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    A pistol caliber carbine will be blowback operated. No need or benefit to the added expense and weight of gas operation.
     
  13. Carl N. Brown

    Carl N. Brown Member

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    I have an IBM M1 Carbine (1943) in 30 carbine and no 9mm handguns, so have no need for a 9mm replica.

    Someone already familiar with the Carbine and already owning a 9mm pistol would have incentive to want a M1 in 9mm. There is a tradition in America of pairing a pistol with a carbine both using the same ammo.

    Actually, a gas operated action would be lighter: a blowback operated 9mm requires a heavy bolt and strong springs--think Sten or HiPoint--to properly operate with a high pressure cartridge. The Dominican blowback operated San Cristobal .30 carbine submachine gun had a bolt that weighted about 2 or 3 pounds.
     
  14. kBob

    kBob Member

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    Back in the 1980's Iver & Johnson made a 9x19mm M-1. They did not sell well and did use the gas tappet system. They also used Browning High power Magazines that had been modified by having the mag retaining tits found on M-1 Carbine magazines and a trigger housing with a magazine port made to accept the same.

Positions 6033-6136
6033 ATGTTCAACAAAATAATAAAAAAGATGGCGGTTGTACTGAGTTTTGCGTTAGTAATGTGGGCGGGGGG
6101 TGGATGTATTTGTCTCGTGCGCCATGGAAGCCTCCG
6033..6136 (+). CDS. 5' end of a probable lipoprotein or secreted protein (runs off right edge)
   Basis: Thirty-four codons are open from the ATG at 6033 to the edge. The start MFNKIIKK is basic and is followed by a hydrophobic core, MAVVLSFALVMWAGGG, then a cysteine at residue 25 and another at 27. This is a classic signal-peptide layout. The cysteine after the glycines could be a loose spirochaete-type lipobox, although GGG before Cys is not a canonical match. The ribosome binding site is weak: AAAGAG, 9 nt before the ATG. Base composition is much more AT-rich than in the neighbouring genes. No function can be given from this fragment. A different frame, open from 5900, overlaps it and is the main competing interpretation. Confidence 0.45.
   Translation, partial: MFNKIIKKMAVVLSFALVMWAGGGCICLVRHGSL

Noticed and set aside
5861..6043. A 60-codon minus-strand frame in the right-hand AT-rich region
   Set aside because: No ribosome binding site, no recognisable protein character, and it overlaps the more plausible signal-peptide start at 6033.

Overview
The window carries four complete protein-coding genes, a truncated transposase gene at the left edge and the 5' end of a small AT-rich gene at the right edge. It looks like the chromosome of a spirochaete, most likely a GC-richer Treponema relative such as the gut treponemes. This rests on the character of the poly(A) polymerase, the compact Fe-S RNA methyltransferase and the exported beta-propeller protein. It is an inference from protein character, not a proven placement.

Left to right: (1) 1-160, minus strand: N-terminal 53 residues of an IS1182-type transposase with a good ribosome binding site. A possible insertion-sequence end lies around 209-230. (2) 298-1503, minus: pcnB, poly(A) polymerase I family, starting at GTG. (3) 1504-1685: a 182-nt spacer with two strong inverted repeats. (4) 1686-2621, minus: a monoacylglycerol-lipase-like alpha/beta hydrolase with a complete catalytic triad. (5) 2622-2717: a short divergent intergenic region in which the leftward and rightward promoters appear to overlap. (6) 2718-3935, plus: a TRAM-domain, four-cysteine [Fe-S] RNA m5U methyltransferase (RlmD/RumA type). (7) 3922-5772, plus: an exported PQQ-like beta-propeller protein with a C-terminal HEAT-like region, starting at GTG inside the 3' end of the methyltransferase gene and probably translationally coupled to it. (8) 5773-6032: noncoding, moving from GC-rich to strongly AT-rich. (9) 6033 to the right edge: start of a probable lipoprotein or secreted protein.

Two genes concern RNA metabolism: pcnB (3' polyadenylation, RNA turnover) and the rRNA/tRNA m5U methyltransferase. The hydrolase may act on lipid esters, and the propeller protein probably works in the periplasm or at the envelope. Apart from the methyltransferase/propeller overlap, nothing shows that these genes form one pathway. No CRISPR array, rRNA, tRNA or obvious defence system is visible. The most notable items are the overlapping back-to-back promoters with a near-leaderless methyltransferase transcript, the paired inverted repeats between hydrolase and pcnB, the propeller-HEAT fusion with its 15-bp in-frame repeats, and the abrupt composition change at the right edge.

I think what really killed it was that folks thought they were going to have a magazine interchangeable with their Hi-power and these were not. Like Hi Point's .45acp magazines they were not truly interchangeable. When I handled one that was in fact the killer for me as in a phone conversation with IJ while I was a gun rag writer they had mentioned the hi-power magazine and I had gotten all excited so when I finally handled one I was let down considerably.

    As they were about the same price as their .30 carbine and the magazines did not interchange I failed to see the point. Personally I would like to have had one of their plastic pistol grip modeled stocks with some system like the Keltec of being able to take different pistol magazines. Honestly at the time I would rather have had the ability to interchange magazines even with a P-38 with its single stack than to have a dedicated carbine magazine in the same old caliber.